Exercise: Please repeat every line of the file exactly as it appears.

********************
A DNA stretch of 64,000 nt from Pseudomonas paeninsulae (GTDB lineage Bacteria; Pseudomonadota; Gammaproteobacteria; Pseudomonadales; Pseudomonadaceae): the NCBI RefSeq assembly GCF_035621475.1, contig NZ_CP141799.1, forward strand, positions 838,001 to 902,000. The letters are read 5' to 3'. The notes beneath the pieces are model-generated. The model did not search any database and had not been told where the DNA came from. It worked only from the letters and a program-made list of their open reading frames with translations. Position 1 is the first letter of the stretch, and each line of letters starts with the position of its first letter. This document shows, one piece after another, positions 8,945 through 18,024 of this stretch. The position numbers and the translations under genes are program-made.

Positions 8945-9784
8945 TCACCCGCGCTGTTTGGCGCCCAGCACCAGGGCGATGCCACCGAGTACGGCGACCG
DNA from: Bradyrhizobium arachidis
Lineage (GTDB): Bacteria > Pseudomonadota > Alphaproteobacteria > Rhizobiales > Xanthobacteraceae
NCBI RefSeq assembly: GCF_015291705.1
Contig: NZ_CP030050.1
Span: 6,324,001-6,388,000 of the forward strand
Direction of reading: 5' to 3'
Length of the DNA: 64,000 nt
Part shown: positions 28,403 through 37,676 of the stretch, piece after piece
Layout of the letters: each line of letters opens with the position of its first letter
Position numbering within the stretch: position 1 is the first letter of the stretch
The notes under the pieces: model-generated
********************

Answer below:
A DNA stretch of 64,000 nt from Pseudomonas paeninsulae (GTDB lineage Bacteria; Pseudomonadota; Gammaproteobacteria; Pseudomonadales; Pseudomonadaceae): the NCBI RefSeq assembly GCF_035621475.1, contig NZ_CP141799.1, forward strand, positions 838,001 to 902,000. The letters are read 5' to 3'. The notes beneath the pieces are model-generated. The model did not search any database and had not been told where the DNA came from. It worked only from the letters and a program-made list of their open reading frames with translations. Position 1 is the first letter of the stretch, and each line of letters starts with the position of its first letter. This document shows, one piece after another, positions 8,945 through 18,024 of this stretch. The position numbers and the translations under genes are program-made.

Positions 8945-9784
8945 TCACCCGCGCTGTTTGGCGCCCAGCACCAGGGCGATGCCACCGAGTACGGCGACCG
DNA from: Bradyrhizobium arachidis
Lineage (GTDB): Bacteria > Pseudomonadota > Alphaproteobacteria > Rhizobiales > Xanthobacteraceae
NCBI RefSeq assembly: GCF_015291705.1
Contig: NZ_CP030050.1
Span: 6,324,001-6,388,000 of the forward strand
Direction of reading: 5' to 3'
Length of the DNA: 64,000 nt
Part shown: positions 28,403 through 37,676 of the stretch, piece after piece
Layout of the letters: each line of letters opens with the position of its first letter
Position numbering within the stretch: position 1 is the first letter of the stretch
The notes under the pieces: model-generated